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I freely own, that I am not satisfied with this explanation of Phil. i. 21. first, because the apostle does not appear to me to write under any depression, but rather with triumph and exultation, ver. 20. “ According “ to my earnest expectation, and my hope, “ that in nothing I shall be ashamed, but “ that, with all boldness, as always, so now “ also Christ shall be magnified in my body, “ whether it be by life or by death.”
Secondly, the apostle does not seem to have considered the two things by which he says he was straitned as evil, but rather as good, and both of them as objects of earnest choice; so good, that his difficulty was, which to prefer, whether to live to Christ, i. e. for the furtherance of the gospel, and the salvation of his fellow-creatures through him, which had long been the object of his ardent wishes, and earnest cares and labours, or to die and be with Christ, which would be a gain to himself, and far better for his personal interest. From the whole preceding context, from ver. 12. the apostle ap
pears to have had, at the time of writing, no painful feelings of what he had already suffered, either from the malice of open enemies, or treachery of false friends, nor formidable apprehensions of what might yet await him. He rather expresses a quite different state of mind in those words, ver. 18. “ And I therein do rejoice, yea, and will “ rejoice ;” a state of mind pretty much fimilar to that which he professed to the elders of Ephesus, Acts xx. 22.---24.
However, I do not think it will follow, that the apostle meant by the words, to die is gain, and to depart and to be with Christ, which is far better, to convey an idea of a state of conscioufness and positive happiness, which he should enjoy with Christ from the instant of his death till the resurrection. It is enough to justify the expressions, and his desire to depart, if we only suppose him to mean, that he should not only be exempted from farther danger, suffering, oppofition, and treachery from others, but also from care, folicitude, and apprehensions in himself about his own eternal interests, which
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he so pathetically expresses, chap. iii.8--14. and 1 Cor. ix. 27. and elsewhere; that from thenceforth he and his interests would be in security under the faithful protection of a powerful Saviour. He would be with Christ in the same sense as Christ promised to the penitent thief, that he should be with him that day in paradise, i. e. in the state of those dead, who are, as it were, within the enclosure of divine benevolence and power, reserved for the accomplishment of divine purposes and promises. Now surely, to be admitted to such a state of security, is a proper object of desire to a good mind, even preferably to the continuance of an useful life, but exposed to fears, dangers, and sufferings, both from within and without.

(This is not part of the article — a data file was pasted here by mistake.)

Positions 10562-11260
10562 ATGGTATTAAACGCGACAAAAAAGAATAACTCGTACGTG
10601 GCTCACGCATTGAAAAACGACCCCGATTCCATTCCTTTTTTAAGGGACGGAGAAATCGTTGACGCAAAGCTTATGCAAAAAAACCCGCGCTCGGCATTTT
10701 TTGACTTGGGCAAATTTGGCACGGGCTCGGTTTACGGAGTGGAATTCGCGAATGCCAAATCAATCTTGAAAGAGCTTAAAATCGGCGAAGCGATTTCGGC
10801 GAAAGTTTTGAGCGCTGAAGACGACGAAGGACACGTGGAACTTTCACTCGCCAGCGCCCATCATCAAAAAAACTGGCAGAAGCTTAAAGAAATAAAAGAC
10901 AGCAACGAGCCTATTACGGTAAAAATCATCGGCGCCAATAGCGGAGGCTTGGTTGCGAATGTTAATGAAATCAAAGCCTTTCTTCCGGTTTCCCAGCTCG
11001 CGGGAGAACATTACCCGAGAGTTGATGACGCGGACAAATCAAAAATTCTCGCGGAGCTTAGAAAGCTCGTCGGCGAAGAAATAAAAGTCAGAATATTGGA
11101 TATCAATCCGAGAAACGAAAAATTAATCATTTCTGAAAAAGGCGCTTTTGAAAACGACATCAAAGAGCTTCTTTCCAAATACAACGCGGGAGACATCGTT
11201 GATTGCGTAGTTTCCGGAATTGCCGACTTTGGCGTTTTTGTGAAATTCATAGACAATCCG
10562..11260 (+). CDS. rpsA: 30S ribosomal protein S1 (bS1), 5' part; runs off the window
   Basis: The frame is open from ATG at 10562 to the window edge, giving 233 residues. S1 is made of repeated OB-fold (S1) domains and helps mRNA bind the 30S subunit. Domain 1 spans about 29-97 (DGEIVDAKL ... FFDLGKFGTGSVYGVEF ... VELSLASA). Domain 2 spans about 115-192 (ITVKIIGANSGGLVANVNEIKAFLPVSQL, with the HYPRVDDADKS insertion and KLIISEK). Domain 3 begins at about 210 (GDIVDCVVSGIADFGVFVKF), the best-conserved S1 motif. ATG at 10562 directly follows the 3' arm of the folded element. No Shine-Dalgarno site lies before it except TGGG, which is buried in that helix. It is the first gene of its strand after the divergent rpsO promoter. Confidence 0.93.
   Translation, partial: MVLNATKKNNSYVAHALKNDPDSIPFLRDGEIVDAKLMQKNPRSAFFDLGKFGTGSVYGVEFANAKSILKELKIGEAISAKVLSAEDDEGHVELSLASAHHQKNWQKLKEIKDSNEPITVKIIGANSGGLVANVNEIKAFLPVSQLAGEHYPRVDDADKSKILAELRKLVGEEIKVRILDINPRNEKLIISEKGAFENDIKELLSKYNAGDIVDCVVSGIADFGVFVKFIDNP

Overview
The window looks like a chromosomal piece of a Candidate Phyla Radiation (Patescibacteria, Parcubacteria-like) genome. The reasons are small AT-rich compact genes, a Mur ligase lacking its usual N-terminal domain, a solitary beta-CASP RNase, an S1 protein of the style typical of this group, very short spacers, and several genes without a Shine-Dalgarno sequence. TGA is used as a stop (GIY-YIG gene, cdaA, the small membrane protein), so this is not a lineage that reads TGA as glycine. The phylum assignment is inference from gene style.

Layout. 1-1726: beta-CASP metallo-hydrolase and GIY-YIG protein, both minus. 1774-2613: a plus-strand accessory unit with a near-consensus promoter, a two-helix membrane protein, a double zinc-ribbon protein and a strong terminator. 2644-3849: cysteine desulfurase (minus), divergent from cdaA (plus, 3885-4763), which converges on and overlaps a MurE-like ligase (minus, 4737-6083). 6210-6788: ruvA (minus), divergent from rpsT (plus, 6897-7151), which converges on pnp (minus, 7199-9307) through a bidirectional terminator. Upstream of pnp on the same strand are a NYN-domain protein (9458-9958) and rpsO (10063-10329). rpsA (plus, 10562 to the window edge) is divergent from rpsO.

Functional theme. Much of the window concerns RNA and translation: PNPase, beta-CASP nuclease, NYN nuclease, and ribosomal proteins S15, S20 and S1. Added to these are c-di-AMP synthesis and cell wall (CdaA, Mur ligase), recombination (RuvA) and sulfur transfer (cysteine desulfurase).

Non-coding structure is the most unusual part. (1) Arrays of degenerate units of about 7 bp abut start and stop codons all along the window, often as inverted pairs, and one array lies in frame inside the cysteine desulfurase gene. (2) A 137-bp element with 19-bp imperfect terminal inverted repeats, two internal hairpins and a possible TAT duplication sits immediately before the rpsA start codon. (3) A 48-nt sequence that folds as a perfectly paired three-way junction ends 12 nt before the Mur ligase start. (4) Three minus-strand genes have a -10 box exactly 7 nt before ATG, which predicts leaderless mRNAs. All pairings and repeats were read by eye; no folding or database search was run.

This also seems conformable to the apostle's sentiments and expressions on other occasions, 2 Tim. iv. 6---8. “ I am now “ ready to be offered, and the time of my “ departure is at hand. I have fought a good “ fight, I have finished my course, I have “ kept the faith. Henceforth,” he does not say, I shall be happy with Christ, but
" there is laid up (el 16xe 17 ci) for me a crown “ of righteousness, which the Lord, the “ righteous judge, shall give me at that “ day ;” and, chap. i. 12. of the same Epistle, “ I know whom I have believed, " and I am persuaded that he is able” (not to make me happy with himself immediately, but) “ to keep that which I have “ committed unto him against that day.” I conceive, that the apostle means to convey the fame sentiment, that the lives and happiness of his disciples are intrusted to the care and protection of Christ, to be by him restored and perfected at the last day, in those words, Colof. iii. 3, 4. “ For ye are “ dead,” (a figure by no means too strong to denote not only the spiritual professions, but the hazardous circumstances of christians at that time) “ and your life is hid with “ Christ in God. When Christ, who is " our life, shall appear, then shall ye also “ appear with him in glory.” The same sentiment fiems also to be couched under, and an attention to it throws a beautiful and strong light on, that otherwise obscure passage, 1 Theff. iv. 14. “ Even so them
: « also which sleep in Jesus, will God bring
“ with him ;" intimating, that they are already committed to him by God as a depofit or trust, and that God will then bring them with him, that he may accomplish the purposes of the trust.
The apostle seems to have borrowed these sentiments and modes of expression, on the subject of the security of dead christians, as reserved in the hands, and under the protection of Christ unto a glorious resurrection, from the words of Christ himself, John vi. 39. “ This is the Father's will which hath “ fent me, that of all which he hath given “ me I should lose nothing, but thould “ raise it up again at the last day ;” and ch, X. 28, 29. “ I give unto them eternal life, “ and they shall never perifh, neither shall “ any pluck them out of my hand. My “ Father which gave them me, is greater " than all: and none is able to pluck them “ out of my Father's hand.” Hence we see the reason and propriety of dying Stephen's invocation, Acts vii. 59. “ Lord “ Jesus, receive my spirit.”